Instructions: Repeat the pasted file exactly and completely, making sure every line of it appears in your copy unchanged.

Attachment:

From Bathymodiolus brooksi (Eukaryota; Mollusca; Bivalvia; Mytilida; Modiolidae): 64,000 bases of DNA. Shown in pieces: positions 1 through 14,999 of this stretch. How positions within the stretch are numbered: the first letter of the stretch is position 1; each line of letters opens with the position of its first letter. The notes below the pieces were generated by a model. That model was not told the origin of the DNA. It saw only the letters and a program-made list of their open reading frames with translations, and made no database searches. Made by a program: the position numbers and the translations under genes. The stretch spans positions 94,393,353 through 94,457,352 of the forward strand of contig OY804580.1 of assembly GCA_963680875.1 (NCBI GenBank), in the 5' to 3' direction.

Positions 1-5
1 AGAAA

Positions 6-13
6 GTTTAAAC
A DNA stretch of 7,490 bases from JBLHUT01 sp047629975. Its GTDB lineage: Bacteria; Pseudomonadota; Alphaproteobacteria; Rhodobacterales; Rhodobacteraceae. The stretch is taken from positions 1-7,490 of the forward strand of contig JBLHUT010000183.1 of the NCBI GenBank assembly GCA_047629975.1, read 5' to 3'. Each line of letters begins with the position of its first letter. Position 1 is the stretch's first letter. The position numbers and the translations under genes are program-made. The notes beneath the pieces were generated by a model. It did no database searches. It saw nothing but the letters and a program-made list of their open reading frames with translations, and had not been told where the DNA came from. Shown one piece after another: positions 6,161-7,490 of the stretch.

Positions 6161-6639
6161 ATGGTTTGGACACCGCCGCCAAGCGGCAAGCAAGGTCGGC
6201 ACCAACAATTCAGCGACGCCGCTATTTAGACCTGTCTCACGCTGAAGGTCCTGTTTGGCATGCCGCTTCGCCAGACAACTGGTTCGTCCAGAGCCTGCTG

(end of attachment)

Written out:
From Bathymodiolus brooksi (Eukaryota; Mollusca; Bivalvia; Mytilida; Modiolidae): 64,000 bases of DNA. Shown in pieces: positions 1 through 14,999 of this stretch. How positions within the stretch are numbered: the first letter of the stretch is position 1; each line of letters opens with the position of its first letter. The notes below the pieces were generated by a model. That model was not told the origin of the DNA. It saw only the letters and a program-made list of their open reading frames with translations, and made no database searches. Made by a program: the position numbers and the translations under genes. The stretch spans positions 94,393,353 through 94,457,352 of the forward strand of contig OY804580.1 of assembly GCA_963680875.1 (NCBI GenBank), in the 5' to 3' direction.

Positions 1-5
1 AGAAA

Positions 6-13
6 GTTTAAAC
A DNA stretch of 7,490 bases from JBLHUT01 sp047629975. Its GTDB lineage: Bacteria; Pseudomonadota; Alphaproteobacteria; Rhodobacterales; Rhodobacteraceae. The stretch is taken from positions 1-7,490 of the forward strand of contig JBLHUT010000183.1 of the NCBI GenBank assembly GCA_047629975.1, read 5' to 3'. Each line of letters begins with the position of its first letter. Position 1 is the stretch's first letter. The position numbers and the translations under genes are program-made. The notes beneath the pieces were generated by a model. It did no database searches. It saw nothing but the letters and a program-made list of their open reading frames with translations, and had not been told where the DNA came from. Shown one piece after another: positions 6,161-7,490 of the stretch.

Positions 6161-6639
6161 ATGGTTTGGACACCGCCGCCAAGCGGCAAGCAAGGTCGGC
6201 ACCAACAATTCAGCGACGCCGCTATTTAGACCTGTCTCACGCTGAAGGTCCTGTTTGGCATGCCGCTTCGCCAGACAACTGGTTCGTCCAGAGCCTGCTG